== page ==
The newly opened Africola showcases design studio MASH’s signature dynamic aesthetic with a colourful fitout that mixes bespoke detailing with whimsical finishes.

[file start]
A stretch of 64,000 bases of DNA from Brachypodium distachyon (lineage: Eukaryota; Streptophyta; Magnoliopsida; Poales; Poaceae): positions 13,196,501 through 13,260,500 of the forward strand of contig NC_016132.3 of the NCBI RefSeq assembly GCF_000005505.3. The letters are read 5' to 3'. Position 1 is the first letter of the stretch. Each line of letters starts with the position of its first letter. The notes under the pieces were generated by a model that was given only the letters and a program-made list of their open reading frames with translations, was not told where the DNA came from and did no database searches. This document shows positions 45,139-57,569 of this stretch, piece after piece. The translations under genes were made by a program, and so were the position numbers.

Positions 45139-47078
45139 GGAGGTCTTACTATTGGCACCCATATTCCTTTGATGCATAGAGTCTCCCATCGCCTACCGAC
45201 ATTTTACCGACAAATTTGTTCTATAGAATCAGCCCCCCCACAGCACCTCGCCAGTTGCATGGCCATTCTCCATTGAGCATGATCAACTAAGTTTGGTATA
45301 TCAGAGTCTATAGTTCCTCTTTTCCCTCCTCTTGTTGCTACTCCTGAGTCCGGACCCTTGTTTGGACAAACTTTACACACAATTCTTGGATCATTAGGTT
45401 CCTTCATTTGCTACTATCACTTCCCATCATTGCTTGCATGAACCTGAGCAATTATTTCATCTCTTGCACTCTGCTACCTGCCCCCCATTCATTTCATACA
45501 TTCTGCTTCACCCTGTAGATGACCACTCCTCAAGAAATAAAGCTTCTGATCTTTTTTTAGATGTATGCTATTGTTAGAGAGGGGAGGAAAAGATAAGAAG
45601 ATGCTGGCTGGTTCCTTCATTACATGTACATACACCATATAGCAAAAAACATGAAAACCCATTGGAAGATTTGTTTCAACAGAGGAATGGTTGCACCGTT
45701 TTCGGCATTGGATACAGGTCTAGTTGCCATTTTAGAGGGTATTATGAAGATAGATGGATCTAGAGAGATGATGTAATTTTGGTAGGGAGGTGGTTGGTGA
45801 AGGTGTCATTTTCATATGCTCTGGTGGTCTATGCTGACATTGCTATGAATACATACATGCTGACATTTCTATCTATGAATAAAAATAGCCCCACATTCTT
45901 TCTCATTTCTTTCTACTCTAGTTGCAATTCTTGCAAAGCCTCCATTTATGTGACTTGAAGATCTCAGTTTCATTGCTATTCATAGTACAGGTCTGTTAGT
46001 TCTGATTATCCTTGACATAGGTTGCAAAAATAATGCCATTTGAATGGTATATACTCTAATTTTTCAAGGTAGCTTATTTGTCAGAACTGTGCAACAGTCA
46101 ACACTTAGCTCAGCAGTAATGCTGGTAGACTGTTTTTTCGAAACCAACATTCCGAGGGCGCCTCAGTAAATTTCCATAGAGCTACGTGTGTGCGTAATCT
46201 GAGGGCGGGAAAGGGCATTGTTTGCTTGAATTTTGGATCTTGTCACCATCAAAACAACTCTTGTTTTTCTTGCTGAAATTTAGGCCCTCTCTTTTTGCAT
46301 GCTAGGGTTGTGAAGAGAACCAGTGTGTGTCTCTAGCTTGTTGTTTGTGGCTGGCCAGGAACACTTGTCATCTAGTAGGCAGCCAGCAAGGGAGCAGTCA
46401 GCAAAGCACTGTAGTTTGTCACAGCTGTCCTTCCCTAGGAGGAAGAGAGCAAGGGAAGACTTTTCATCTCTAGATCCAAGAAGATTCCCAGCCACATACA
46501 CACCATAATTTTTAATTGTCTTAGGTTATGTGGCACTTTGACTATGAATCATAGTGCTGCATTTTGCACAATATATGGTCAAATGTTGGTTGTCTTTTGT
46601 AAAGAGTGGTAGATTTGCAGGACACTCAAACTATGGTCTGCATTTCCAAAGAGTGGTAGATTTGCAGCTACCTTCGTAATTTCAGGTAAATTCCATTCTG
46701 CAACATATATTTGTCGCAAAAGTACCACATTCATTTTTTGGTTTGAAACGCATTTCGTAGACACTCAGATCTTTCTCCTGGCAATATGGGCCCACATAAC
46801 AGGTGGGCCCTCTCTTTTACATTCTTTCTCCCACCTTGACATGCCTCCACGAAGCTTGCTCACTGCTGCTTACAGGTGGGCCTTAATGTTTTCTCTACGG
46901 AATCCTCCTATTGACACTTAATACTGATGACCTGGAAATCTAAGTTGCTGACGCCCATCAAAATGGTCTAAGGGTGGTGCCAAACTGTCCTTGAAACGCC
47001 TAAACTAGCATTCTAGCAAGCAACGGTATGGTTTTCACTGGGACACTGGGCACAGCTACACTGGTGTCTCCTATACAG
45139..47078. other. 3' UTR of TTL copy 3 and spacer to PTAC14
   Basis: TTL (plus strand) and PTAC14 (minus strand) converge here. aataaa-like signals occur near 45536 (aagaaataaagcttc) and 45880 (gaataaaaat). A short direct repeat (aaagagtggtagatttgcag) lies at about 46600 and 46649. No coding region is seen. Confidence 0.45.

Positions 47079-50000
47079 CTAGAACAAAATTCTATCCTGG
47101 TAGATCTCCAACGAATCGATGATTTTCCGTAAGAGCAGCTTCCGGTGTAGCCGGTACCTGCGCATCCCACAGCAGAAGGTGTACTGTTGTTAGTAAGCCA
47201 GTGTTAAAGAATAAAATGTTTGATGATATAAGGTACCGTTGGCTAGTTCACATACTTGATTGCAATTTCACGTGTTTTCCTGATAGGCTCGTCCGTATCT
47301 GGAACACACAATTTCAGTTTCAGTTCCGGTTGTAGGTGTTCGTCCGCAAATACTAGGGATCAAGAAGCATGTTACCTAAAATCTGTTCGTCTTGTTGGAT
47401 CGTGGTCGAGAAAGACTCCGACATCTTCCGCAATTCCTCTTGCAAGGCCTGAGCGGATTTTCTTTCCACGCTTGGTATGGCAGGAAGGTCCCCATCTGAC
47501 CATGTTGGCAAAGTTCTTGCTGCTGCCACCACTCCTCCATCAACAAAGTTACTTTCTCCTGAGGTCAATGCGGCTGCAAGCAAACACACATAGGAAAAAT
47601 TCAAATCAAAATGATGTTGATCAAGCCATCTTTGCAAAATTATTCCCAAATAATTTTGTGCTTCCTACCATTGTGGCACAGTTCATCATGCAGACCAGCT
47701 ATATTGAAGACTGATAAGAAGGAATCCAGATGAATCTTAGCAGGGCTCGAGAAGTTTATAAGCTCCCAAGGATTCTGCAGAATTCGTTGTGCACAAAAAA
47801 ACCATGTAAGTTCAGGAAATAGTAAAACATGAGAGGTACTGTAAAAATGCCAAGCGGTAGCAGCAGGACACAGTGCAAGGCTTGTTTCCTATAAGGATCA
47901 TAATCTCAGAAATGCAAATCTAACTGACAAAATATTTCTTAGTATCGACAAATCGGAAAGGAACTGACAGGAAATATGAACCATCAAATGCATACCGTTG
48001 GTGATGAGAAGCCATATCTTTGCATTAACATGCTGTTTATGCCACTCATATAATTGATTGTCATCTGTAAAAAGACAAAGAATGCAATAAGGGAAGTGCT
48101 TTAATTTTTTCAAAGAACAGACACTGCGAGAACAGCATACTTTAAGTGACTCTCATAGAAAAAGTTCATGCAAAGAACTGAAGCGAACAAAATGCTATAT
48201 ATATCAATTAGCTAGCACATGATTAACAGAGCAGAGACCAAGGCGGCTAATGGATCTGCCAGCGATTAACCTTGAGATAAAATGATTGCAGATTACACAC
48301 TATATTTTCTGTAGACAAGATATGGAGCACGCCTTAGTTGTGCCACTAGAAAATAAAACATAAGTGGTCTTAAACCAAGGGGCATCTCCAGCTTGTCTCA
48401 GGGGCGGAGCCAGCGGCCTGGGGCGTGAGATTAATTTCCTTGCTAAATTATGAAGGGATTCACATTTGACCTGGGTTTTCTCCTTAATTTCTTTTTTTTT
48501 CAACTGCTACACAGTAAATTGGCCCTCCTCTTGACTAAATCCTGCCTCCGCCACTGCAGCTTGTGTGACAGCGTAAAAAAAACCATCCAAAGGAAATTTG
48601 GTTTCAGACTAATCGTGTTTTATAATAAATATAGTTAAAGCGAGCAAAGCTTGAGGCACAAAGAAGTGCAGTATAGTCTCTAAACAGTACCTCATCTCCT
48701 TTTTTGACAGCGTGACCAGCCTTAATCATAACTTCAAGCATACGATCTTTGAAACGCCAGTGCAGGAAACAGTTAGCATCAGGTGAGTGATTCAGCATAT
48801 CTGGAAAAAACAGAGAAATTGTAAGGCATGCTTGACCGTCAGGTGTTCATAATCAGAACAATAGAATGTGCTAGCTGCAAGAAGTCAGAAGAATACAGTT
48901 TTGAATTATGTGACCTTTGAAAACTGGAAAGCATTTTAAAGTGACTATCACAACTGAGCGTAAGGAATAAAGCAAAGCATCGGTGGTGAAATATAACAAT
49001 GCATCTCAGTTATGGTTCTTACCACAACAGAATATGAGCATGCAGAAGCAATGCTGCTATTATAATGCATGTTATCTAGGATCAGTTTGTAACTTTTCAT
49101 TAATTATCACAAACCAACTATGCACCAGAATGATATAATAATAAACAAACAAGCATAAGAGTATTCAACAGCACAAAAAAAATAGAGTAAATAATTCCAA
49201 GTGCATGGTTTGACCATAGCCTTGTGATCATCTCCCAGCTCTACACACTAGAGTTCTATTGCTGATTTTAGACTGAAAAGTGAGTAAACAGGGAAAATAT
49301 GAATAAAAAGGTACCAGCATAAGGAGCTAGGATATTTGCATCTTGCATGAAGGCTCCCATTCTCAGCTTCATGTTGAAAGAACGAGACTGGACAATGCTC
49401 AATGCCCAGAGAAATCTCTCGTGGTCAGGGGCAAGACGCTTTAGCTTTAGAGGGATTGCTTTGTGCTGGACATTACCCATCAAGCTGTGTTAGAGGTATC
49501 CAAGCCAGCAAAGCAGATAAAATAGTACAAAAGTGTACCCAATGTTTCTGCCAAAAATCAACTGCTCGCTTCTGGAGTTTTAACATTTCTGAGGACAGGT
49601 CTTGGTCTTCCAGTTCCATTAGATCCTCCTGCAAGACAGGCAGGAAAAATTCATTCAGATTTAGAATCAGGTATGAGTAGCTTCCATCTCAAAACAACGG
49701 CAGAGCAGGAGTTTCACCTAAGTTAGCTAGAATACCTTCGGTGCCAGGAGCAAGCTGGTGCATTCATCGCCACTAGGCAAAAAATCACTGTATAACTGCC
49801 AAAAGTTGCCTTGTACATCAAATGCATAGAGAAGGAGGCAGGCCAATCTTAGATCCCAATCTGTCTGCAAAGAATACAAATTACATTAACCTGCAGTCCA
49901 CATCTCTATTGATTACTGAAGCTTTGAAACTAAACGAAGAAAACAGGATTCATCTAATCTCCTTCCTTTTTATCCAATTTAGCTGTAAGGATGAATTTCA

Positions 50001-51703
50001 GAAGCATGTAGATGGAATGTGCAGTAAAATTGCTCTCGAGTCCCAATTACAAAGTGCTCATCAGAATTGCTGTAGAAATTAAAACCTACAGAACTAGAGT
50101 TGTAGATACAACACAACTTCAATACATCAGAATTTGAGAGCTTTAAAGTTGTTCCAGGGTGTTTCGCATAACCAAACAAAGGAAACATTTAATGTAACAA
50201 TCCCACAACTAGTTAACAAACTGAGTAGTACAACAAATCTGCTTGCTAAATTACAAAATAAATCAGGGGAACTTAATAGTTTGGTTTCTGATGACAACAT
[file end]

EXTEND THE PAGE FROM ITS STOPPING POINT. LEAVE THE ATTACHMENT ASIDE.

The newly opened Africola showcases design studio MASH’s signature dynamic aesthetic with a colourful fitout that mixes bespoke detailing with whimsical finishes. In the past couple of years James Brown and Dom Roberts, from MASH, have been responsible for some of Adelaide’s most exciting new hospitality fit-outs. Their recently completed projects include the East End’s stylishly modern restaurant and bar Street ADL and the uber-cool Charcuterie in Adelaide Central Market. The newest addition to their rapidly expanding interiors portfolio is the irrepressible Africola; situated in a heritage listed building on East Terrace, right behind the Botanic Hotel. It’s very much Brown’s baby – he’s co-owner with chef Duncan Welgemoed, Paul Glen and James Hillier – and it opened late last year, following an unbelievable three-week construction period, to glowing reviews. “Duncan and I had long talked about doing something together,” explains the multidisciplinary design studio’s co-founder and joint artistic director. “So after learning more about his heritage and hearing the story of how his family built the Mpumalanga Fire hot sauce empire during a few monster sessions of eating peri peri chicken and chakalaka relish in my backyard – Africola was born.” Although the new restaurant and bar ultimately pays homage to Welgemoed’s roots, it also reflects Brown’s long-held passion and admiration for a country he plans on visiting next year. His design for Africola’s fit-out melds the concept of the Johannesburg shebeen (unlicensed bar) and braai (BBQ joint), resulting in an artfully configured 90sqm space resplendent for its bright colour, striking decorative motifs and wonderfully over-the-top styling. Brown’s attention to detail is unwavering and his influences broad and diverse. “In hospitality there are a lot of ‘faddy’, non-authentic ideas or plagiarisms, so the concept had to be driven by authenticity,” he explains. “My inspiration is a real melting pot – fabrics the women of Benin adorn themselves in, the elaborate posuban shrines of Ghana, Somalian funk deluxe, African political propaganda posters and the hand-painted signs of Burkina Faso; to me, they all speak of creativity in its rawest form.” Regular MASH collaborators Dave Bickmore and Graham Charbonneau, from architectural practice Studio Gram, were involved from the project’s early stages and worked closely with Brown to achieve the necessary user-friendly outcome. The initial challenge was incorporating Welgemoed’s kitchen in the front-of-house layout; making sure it comfortably accommodated a central hearth, over which most of his South African-flavoured menu is prepared. Part of Africola’s appeal lies in the theatricality this exposed kitchen lends the dining and bar areas. It has also been thoughtfully finished with the addition of hand-painted tiles by another frequent MASH collaborator, ceramicist and ex-Mambo designer, Gerry Wedd, creating added visual interest. Bespoke detailing is a distinct characteristic of the lively fit-out, with more highlights including old African tin can labels used as a wallpaper border and light fittings handmade by Colombian and Chilean artisans. These features along with an eclectic mix of found objects and curios lend Africola its strongest design expression, which instantly engages diners upon entry rather than overwhelming them. But Brown reveals there is more styling work to be done, despite Africola’s busy appearance. “For me, it’s only 85 percent completed – there are still lots of things to tinker with and I’m only just starting. I might get lost in Africa for six months next year, come back and change things up a bit. Yamampela!” mashdesign.com.au africola.com.au